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Positivi-tea!

A cuppa, a brew, char, Rosie Lee – your favourite tipple has lots of names, but is it healthy for you?


The drink that we call tea is actually black tea. Green and black tea come from the same plant, Camellia sinensis. Green tea is produced by lightly steaming the fresh-cut leaf, which prevents oxidation. With black tea, the leaves are left to oxidise. Green tea, therefore, has higher levels of antioxidants and, therefore, therapeutic activity.



Tea has been used as a beverage for nearly 5000 years. It was first consumed by the Chinese and was brought to Europe as explorers began to visit Asia. The first samples of tea reached England in the 1650s. It rapidly became popular enough to replace ale as the national drink! Tea importation rose from 18,000kg in 1699 to 110,000kg in 1708. In 1908, Thomas Sullivan, a tea-merchant from New York, developed the concept of bagged tea, to avoid the mess of tea leaves. Tea is the most popular beverage in the UK with over 100 million cups drunk every single day!


Both green and black tea contain relatively high amounts of vitamins C, K and B2. It also contains calcium, magnesium, zinc and nickel. A cup of tea contains only 1 calorie.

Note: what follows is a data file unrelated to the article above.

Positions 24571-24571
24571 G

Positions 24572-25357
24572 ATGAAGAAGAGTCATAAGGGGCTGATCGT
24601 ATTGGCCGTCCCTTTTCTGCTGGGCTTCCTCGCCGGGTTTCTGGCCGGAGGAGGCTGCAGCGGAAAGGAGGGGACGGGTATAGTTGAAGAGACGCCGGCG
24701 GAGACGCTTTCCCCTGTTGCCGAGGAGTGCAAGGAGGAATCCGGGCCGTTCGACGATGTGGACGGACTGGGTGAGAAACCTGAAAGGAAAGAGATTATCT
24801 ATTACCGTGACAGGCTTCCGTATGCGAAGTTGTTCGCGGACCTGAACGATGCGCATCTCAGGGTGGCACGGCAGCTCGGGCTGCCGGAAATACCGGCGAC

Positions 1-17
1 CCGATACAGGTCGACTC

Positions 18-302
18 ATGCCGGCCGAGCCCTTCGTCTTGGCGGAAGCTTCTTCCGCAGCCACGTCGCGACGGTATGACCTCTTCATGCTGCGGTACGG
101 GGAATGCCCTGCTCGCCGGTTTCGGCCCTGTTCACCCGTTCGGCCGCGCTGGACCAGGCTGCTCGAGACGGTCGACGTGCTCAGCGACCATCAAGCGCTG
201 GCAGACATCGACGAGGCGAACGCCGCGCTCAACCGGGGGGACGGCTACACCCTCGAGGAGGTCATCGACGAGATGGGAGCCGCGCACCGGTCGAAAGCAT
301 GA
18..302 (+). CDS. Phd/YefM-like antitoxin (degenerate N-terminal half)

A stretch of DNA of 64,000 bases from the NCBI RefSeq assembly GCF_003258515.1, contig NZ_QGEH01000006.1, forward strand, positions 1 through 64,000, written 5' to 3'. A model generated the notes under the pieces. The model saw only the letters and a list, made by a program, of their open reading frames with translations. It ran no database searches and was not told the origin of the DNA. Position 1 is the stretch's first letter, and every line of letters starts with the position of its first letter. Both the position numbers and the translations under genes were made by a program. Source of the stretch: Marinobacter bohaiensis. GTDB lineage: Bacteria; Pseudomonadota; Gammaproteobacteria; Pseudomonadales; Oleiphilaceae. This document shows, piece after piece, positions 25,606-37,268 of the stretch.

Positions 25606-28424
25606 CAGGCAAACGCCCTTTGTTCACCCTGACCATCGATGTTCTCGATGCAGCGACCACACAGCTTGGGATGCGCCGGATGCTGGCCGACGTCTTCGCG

Regularly drinking tea may have health benefits such as decreasing the risk of chronic disease, improving gut health, reducing blood pressure and improving focus.


Green tea provides significantly more health benefits than black tea due its higher content of polyphenols (plant compounds). These compounds have antioxidant action, and are associated with lower rates of breast and prostate cancer.


Both green and black tea contain small amounts of caffeine. Caffeine is a stimulant, and is best avoided after noon as it may interfere with your sleep. Too much caffeine may also be a factor in heartburn as it may relax the cardiac sphincter (the valve at the top of the stomach).


Tea is also a source of oxalates, so people with a history of oxalate-containing kidney stones should also drink tea only in moderation. A further point is that tea can interfere with the absorption of iron, so if you are low in iron, it is best to drink your tea at a different time to eating iron-rich foods or supplements.